Oh, about the book. It's a good book. There's no serious climax or page-turning action, but I have been blessed with the ability to enjoy books without those.
Island of the Blue Dolphins by Scott O'Dell, 184 pages
The events and feelings of this book are interesting enough. There's adventure and friendship and nature and even fashion. However, I find the voice difficult to understand. It lacks commas in some places, and conjunctions in others. I cannot say that O'Dell's grammar is wrong, but it still isn't easy to understand; there is no need to chop out every single word in a manuscript that isn't completely necessary. A word doesn't have to be completely necessary for maintaining correct grammar, in order to be necessary for making a sentence understandable. Well, maybe that isn't what he was doing. Maybe that's just his voice. It's still hard to understand.
Dancing on the Edge by Han Nolan, 244 pages
This is the most detailed and believable depiction of neglect I have ever seen. Miracle's many guardians are deep, well-rounded characters, of a demographic whom I chose not to believe existed until I took a customer service job this fall. Many are people whom I wouldn't expect to befriend, so it was refreshing to be reading about them for the first time. Their interactions would get me excited or laughing or both. Perhaps literature is lacking in believable characters like this.
Characters in any given media tend to be way too normal. Even the ones who later discover supernatural powers are still nice and well-raised or decent whether they were raised well or not (What the hell is wrong with Harry Potter? Wasn't he treated like a rat or something?)... or way too stylish and eloquent... or evil or angsty. I know that some people are like this, but not as many as they'd like to believe.
They say that books with deep characters and social problems are better suited to girls, wheras books for boys fare better if they contain concrete, if impractical, things like tanks and monsters and sports. Well, I am pleased to report that this girl book is action packed and exciting, even with the deep characters and social problems, and all the realism and believability. Teen girl books can be so angsty. This one, though, has as much happening outside of our heroine as inside.
What's more is that Miracle is gullible and not bitter, which makes her likeable. It is not often enough that I can look subjectively at a girl. I didn't even feel this close to The Lady of the Unicorn (Jackie French). I worried for her, got mad for her, felt proud of her successes, laughed at some of the dark humour that she, being a part of it, didn't get, and cried a bit.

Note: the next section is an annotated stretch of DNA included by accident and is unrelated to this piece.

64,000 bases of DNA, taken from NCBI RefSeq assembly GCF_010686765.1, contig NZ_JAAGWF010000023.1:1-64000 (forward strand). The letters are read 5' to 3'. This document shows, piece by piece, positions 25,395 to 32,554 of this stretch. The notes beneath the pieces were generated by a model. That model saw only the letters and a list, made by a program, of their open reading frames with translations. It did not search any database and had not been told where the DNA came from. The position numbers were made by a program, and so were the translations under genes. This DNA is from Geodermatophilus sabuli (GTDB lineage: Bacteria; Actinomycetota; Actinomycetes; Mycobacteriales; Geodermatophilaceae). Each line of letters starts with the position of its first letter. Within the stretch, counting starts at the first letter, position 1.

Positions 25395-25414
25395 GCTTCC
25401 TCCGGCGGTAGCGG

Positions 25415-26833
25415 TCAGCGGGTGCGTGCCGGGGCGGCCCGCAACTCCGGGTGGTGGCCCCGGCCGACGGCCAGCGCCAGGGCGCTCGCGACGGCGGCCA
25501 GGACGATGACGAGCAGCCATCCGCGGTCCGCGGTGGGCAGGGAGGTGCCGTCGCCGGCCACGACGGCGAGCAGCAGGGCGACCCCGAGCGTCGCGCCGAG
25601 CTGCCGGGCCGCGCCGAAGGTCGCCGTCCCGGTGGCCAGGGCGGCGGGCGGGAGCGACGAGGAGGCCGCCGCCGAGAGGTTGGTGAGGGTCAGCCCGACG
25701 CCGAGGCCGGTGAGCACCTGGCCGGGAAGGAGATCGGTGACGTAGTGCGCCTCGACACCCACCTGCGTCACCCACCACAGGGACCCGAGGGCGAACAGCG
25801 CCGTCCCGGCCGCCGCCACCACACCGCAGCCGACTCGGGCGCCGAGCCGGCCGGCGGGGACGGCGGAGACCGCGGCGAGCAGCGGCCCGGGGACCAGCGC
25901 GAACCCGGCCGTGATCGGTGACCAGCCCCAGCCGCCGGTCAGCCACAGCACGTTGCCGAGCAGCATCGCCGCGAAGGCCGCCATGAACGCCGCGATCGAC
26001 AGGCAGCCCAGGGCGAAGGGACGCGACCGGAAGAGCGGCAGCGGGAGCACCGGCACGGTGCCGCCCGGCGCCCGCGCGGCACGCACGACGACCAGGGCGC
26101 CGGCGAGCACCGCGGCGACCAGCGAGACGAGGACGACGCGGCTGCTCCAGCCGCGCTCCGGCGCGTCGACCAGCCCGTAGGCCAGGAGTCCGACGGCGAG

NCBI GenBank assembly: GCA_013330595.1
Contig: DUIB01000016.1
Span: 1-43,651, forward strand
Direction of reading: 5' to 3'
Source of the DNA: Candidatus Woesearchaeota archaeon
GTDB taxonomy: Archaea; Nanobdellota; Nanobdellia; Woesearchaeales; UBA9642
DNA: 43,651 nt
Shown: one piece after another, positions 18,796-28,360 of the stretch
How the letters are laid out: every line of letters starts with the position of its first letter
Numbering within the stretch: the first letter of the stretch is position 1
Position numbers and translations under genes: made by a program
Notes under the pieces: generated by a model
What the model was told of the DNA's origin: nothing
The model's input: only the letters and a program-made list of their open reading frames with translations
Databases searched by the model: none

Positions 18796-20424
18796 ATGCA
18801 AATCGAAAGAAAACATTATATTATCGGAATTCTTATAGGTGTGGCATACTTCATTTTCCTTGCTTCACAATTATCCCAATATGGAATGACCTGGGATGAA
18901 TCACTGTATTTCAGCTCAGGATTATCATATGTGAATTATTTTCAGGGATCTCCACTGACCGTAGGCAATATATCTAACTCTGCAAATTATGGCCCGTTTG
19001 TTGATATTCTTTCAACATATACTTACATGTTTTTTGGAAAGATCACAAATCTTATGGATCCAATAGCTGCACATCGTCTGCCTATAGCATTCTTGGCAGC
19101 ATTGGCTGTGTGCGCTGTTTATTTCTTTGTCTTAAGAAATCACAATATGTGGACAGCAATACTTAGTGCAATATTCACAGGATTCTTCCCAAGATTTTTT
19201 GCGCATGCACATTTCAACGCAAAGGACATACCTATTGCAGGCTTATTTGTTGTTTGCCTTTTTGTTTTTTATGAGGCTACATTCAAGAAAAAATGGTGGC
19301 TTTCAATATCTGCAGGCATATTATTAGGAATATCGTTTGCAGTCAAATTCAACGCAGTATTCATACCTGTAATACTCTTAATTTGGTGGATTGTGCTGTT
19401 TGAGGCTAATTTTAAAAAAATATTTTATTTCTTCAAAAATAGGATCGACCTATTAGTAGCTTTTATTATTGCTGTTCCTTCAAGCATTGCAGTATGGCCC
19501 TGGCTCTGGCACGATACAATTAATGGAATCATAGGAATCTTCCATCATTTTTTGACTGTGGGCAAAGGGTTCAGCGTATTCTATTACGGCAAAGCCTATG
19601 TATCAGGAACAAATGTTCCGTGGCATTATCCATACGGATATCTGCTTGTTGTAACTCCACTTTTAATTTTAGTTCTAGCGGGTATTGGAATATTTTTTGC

I was a little wary to read this, with its angsty cover and wishy-washy synopsis (which, by the way, you should not read, as it has a major spoiler!!!), not to mention the séances. I'm glad I did, though. It's a keeper.
The boxed set is going.
Catherine, Called Birdy by Karen Cushman, 212 pages
The funniest thing about this book: Karen solves a problem in a way that would normally be considered "deus ex machina", but in a medieval context is perfectly fine and believable.
More funny things (not related to literature): in Robotech: The Macross Saga, fighters use humanoid mechs not simply because they are cool, but because they have to fight against actual people the size of the mechs.
Indian Captive: The Story of Mary Jemison by Lois Lenski, 298 pages
The Learnen' by Hans Dosch, 4 pages
The short of Wyn Lit #3/06. It stereotypes and preaches too much.
Walk Two Moons by Sharon Creech, 280 pages
I kind of want to read this again, just for a few of the best scenes. That is, the ones with the most sex.
This is a book for children. When I say sex, I mean first kisses, observed kisses, mothers, pregnancies, wild berries, and dreams about having ludicrous amounts of children while growing your own food. I like that kind of sex. Most people just don't know how to be subtle about sex any more (I probably mentioned the same thing about Tess of the D'Urbervilles).
Unfortunately, this book is a part of a boxed set. I hope I either like them all or don't see much in them all. I don't want to break up the boxed set, even if the three novels are all standalones.
For more, see BBC of Kidda Overflow
WARNING: I will not regulate the discussions in the comments for spoilers. That would be far too binding and I want to have fun, so read them at your own risk (try skimming just to check if there's anything you don't want to get into before joining in). I do, however, have few spoilers in the reviews so far.